What Causes Macular Degeneration:

Macular degeneration is caused by the destruction and deterioration of the photo-sensitive cells located in the macula.  Those cells are responsible for visual acuity, and as they are destroyed, the vision becomes blurred.  The deterioration is believed to be the result of damage from free radicals created through the process of oxidation.  The condition is worsened by pollutants in the air and poor diet.  There does seem to be a genetic predisposition to macula degeneration, but it is not completely linked to a hereditary disorder.  The following risk factors are associated with macular degeneration:


  • Age – the risk of macular degeneration increases with age. Most cases are diagnosed in adults over 55.

  • Cigarette smoking is implicated as a risk precursor to macular degeneration.

  • Family history of macular degeneration

  • Cardiovascular disease

  • High cholesterol

  • Light eye color

  • Excessive exposure to sunlight

While the listed risk factors are often found in people who have macular degeneration, it doesn’t suggest that they are necessarily causes of the condition. It’s more likely that macular degeneration is another symptom of an underlying cause – and as more research is conducted into all types of disease and disorder, it is becoming increasingly clear to scientists and doctors that the most common underlying cause is a diet lacking in certain nutrients.


Treatments for Macular Degeneration:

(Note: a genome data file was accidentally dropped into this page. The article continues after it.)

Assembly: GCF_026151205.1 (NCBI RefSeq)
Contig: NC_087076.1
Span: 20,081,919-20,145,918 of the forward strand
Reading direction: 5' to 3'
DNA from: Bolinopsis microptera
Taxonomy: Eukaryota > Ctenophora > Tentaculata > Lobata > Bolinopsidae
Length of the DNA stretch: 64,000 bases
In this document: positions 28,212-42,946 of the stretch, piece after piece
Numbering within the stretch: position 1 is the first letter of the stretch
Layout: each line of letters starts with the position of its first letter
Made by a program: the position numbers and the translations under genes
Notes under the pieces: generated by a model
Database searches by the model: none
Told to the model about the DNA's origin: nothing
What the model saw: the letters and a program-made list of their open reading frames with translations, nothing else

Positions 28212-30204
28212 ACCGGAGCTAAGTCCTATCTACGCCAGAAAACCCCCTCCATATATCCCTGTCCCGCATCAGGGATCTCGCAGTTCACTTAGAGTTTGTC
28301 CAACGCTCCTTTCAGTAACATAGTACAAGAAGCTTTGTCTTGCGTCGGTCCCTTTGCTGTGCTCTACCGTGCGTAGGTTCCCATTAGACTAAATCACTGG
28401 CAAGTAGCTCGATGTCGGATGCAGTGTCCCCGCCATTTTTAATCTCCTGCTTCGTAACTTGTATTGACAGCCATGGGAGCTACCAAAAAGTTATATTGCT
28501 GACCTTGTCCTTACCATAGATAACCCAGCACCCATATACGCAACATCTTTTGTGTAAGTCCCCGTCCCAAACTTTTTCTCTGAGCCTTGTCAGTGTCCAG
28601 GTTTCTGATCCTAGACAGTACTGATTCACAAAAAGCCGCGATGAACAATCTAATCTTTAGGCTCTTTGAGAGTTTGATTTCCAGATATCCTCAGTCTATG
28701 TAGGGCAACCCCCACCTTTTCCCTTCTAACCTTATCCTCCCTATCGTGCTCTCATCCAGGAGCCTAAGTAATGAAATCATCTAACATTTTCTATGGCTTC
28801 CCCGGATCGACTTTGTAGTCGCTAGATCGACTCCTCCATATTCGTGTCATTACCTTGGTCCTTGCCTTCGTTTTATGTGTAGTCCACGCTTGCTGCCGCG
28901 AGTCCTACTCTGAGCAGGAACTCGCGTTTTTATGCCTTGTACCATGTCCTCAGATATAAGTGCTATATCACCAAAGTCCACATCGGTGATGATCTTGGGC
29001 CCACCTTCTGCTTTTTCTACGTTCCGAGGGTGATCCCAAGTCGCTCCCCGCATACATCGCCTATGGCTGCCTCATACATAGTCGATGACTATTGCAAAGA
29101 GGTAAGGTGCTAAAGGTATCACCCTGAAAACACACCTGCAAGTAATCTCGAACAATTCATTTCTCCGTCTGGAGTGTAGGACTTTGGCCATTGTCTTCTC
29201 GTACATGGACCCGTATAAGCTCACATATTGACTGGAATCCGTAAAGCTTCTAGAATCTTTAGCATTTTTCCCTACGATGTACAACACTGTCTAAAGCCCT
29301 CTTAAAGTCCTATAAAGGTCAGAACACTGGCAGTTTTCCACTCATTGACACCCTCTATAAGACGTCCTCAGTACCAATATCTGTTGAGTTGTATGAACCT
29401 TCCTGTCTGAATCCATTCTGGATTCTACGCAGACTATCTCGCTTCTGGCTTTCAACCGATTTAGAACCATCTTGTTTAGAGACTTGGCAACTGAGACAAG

There is no known cure for macular degeneration, but vision loss can be slowed or prevented. Doctors may prescribe drugs like tPA or thalidomide, a change in your diet to increase your intake of carotenoids and flavonoids, protecting your eyes from ultraviolet light, estrogen replacement therapy, and the moderate consumption of red wine, which has been shown to have some antioxidant properties.  Doctors may also recommend laser surgery to repair or remove leaking blood vessels in cases of wet macular degeneration.


Research shows a number of promising avenues of treatment for macular degeneration in terms of nutrition.  Because the damage to the macula results from oxidation, many doctors are prescribing an increase in dietary intake of antioxidants that protect the retina like lutein and zeaxanthin, vitamin C, selenium, zinc and carotenoids as a means of preventing or slowing damage to the eye.  According to the University of Maryland Medical Center, which maintains a large database of alternative medicine treatments and the supporting research, the following supplements and nutrients seem to have a positive effect in preventing damage from macular degeneration: